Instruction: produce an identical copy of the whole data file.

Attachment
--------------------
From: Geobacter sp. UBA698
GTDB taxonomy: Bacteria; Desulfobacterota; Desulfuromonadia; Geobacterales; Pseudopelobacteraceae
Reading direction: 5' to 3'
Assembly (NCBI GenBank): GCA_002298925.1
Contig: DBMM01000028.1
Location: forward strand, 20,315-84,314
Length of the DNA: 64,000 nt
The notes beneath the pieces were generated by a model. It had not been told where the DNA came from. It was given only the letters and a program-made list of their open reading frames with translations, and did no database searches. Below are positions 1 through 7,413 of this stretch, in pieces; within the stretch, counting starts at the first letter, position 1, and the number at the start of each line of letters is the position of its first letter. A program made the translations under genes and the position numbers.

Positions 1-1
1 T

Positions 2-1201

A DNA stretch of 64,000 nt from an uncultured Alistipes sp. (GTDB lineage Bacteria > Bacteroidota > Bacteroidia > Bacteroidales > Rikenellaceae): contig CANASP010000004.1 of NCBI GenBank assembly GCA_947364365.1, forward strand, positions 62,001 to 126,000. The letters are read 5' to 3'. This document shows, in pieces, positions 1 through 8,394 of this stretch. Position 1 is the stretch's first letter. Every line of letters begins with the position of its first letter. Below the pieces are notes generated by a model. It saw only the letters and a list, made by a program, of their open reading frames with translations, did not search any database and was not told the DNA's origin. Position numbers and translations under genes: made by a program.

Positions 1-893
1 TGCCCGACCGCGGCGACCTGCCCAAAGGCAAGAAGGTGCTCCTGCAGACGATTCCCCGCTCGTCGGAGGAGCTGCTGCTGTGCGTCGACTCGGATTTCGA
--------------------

From: Geobacter sp. UBA698
GTDB taxonomy: Bacteria; Desulfobacterota; Desulfuromonadia; Geobacterales; Pseudopelobacteraceae
Reading direction: 5' to 3'
Assembly (NCBI GenBank): GCA_002298925.1
Contig: DBMM01000028.1
Location: forward strand, 20,315-84,314
Length of the DNA: 64,000 nt
The notes beneath the pieces were generated by a model. It had not been told where the DNA came from. It was given only the letters and a program-made list of their open reading frames with translations, and did no database searches. Below are positions 1 through 7,413 of this stretch, in pieces; within the stretch, counting starts at the first letter, position 1, and the number at the start of each line of letters is the position of its first letter. A program made the translations under genes and the position numbers.

Positions 1-1
1 T

Positions 2-1201

A DNA stretch of 64,000 nt from an uncultured Alistipes sp. (GTDB lineage Bacteria > Bacteroidota > Bacteroidia > Bacteroidales > Rikenellaceae): contig CANASP010000004.1 of NCBI GenBank assembly GCA_947364365.1, forward strand, positions 62,001 to 126,000. The letters are read 5' to 3'. This document shows, in pieces, positions 1 through 8,394 of this stretch. Position 1 is the stretch's first letter. Every line of letters begins with the position of its first letter. Below the pieces are notes generated by a model. It saw only the letters and a list, made by a program, of their open reading frames with translations, did not search any database and was not told the DNA's origin. Position numbers and translations under genes: made by a program.

Positions 1-893
1 TGCCCGACCGCGGCGACCTGCCCAAAGGCAAGAAGGTGCTCCTGCAGACGATTCCCCGCTCGTCGGAGGAGCTGCTGCTGTGCGTCGACTCGGATTTCGA